Dining in style, from kitchen tables to islands with seating
In the eat-in kitchen, the “eat-in” part is usually the last piece of the puzzle. Kitchen design typically revolves around cooking while the notion of dining in the space is often an afterthought. However, Sweeten, a renovation platform connecting homeowners to a vetted general contractor, has seen a growing trend in considering both activities during the design stage. While small spaces demand multiple functionality in the kitchen, a more thoughtfully layout combines seating, a more organic flow, and space planning.
Explore the possibilities that these Sweeten homeowners undertook with their eat-in kitchens, from dining tables to counter seating. All will invite family and friends to “break bread” with you at home!
A kitchen banquette beckons for company
With only one window in the kitchen to let in light, Jenn and Jon took steps to create a brighter atmosphere for their family of four. A partial wall that sectioned off an eat-in area from the kitchen came down effectively joining the two spaces and letting the sunshine stream in. Cooking and eating together were top priorities and a U-shaped banquette lent a cozy gathering spot around the square-shaped dining table. Wallpaper and paneling give it separation and personality.
A peninsula bar multitasks
For Elizabeth and Martin’s 124-square-foot galley kitchen, tackling the space planning and bringing a sense of openness was done with the help of their Sweeten design-build team. The couple’s comfort level for all of the renovation changes was put at ease with “sketches from every angle.” Pulling down two partial walls was step one in bringing in more light.
The new peninsula bar seats four to five stools reminiscent of a cute bistro—and holds storage. Form and function increase with more prep space, glass-front cabinets, and a mix of finishes. Clutter minimizes with the microwave tucked behind a cabinet and the paper towel holder rolls out from under the countertop.
More function for a larger kitchen
Jill and Cy created an open concept on the first floor of their single-family townhouse. The kitchen was expanded for the family of four by turning a full bath into a powder room giving more exposure to the black-trimmed doors leading to the backyard. With ample room, a dining table and chairs fit easily in the cook space for meals and entertaining. The flat-panel walnut cabinetry, ceiling light fixture, and furniture displayed the mid-century modern aesthetic. A cut-out window seat that doubles as storage was a bonus feature.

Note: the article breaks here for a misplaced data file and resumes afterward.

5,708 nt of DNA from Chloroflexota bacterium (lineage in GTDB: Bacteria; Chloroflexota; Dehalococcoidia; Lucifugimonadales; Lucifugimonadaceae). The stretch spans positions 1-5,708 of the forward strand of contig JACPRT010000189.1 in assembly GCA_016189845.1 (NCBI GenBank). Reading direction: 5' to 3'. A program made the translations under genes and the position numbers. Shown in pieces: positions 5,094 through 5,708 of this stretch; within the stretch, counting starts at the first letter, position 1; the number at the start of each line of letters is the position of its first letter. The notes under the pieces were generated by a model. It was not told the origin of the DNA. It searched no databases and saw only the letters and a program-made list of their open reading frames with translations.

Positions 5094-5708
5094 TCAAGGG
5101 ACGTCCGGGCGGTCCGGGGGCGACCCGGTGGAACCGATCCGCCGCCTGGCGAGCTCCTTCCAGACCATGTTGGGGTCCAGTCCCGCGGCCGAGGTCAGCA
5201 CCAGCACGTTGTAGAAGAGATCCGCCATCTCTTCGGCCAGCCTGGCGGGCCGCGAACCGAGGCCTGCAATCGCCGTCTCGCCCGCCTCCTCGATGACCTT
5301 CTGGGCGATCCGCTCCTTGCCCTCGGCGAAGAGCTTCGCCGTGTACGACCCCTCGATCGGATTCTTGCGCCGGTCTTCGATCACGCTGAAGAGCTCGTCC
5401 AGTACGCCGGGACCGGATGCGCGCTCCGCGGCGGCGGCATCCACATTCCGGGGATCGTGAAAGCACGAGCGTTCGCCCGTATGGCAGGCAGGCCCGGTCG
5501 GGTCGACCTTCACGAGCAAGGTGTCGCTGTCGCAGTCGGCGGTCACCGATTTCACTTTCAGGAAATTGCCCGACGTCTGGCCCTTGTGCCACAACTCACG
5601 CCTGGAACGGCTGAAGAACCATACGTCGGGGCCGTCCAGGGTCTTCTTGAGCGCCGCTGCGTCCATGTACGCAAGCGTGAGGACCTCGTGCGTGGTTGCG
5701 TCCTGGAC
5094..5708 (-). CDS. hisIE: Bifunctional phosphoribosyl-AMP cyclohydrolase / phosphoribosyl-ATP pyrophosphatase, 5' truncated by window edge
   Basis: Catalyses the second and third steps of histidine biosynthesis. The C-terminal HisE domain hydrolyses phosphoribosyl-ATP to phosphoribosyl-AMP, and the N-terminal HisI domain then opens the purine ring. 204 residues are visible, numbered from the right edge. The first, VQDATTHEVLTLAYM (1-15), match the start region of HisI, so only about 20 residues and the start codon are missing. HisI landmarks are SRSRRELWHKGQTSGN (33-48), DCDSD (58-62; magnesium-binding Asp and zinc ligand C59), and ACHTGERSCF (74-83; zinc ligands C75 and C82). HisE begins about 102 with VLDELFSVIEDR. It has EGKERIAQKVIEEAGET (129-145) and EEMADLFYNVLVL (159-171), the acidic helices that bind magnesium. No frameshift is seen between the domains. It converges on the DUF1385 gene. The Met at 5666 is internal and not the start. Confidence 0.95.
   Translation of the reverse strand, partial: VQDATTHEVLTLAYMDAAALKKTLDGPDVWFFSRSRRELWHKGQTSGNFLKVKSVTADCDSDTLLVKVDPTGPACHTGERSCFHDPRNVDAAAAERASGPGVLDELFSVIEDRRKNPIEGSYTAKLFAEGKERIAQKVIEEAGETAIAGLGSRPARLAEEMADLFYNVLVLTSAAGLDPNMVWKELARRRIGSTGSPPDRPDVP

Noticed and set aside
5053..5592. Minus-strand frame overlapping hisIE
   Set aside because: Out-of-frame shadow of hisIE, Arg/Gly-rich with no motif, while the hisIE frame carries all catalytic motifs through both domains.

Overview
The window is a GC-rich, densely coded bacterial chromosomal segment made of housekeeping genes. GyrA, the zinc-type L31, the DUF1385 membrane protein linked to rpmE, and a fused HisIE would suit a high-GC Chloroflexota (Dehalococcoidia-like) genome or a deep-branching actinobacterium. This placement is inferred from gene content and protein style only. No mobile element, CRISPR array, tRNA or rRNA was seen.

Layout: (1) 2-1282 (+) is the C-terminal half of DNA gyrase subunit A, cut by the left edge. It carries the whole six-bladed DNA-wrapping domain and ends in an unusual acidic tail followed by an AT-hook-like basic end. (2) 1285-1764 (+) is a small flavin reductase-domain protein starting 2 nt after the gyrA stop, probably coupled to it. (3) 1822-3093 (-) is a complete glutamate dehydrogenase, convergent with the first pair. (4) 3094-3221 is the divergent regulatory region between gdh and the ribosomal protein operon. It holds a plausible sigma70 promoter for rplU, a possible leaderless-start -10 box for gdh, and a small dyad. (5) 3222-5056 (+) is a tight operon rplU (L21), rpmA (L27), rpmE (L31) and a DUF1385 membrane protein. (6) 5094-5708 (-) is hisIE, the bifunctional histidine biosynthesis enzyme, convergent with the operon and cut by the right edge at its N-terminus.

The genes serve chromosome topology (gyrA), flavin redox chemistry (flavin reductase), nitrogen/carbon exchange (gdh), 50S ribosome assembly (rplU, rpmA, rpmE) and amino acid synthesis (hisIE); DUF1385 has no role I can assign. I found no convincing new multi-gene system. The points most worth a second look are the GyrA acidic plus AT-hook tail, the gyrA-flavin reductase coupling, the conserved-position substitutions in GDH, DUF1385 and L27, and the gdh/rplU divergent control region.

Centerstage for an island
A salvaged slab of walnut picked up at a reclaimed wood supplier took centerstage in Tara and Brian’s kitchen. “I remember when I was a kid, the kitchen island was the center of existence,” she said. Aiming for the rustic look, two sides were live edge while the wood’s cherry red tone was lacquered.
The refrigerator was relocated within a row of existing closets off the kitchen proper creating a unified flow for the rest of the apartment. A disguised pantry covered in subway tile is a fun “Where’s Waldo?” moment. And that walnut slab? There was enough left over to fashion open shelving for the kitchen, home office, and the bathroom.
A kitchenette found new life in its studio loft with new homeowners Serge and Uldis who worked to make full use of all of the space available. Situated underneath the loft, a small dining table and chairs enhance the cozy grotto feel. Opting for an L-shaped layout, appliances moved along the back wall giving room to install plenty of countertop surface. A mix of stainless steel and white cabinets are backdrops to a glossy black tempered glass backsplash.
Here are six steps on how to plan your renovation and find the right general contractor.
Sweeten handpicks the best general contractors to match each project’s location, budget, and scope, helping until project completion. Follow the blog for renovation ideas and inspiration and when you’re ready to renovate, start your renovation on Sweeten.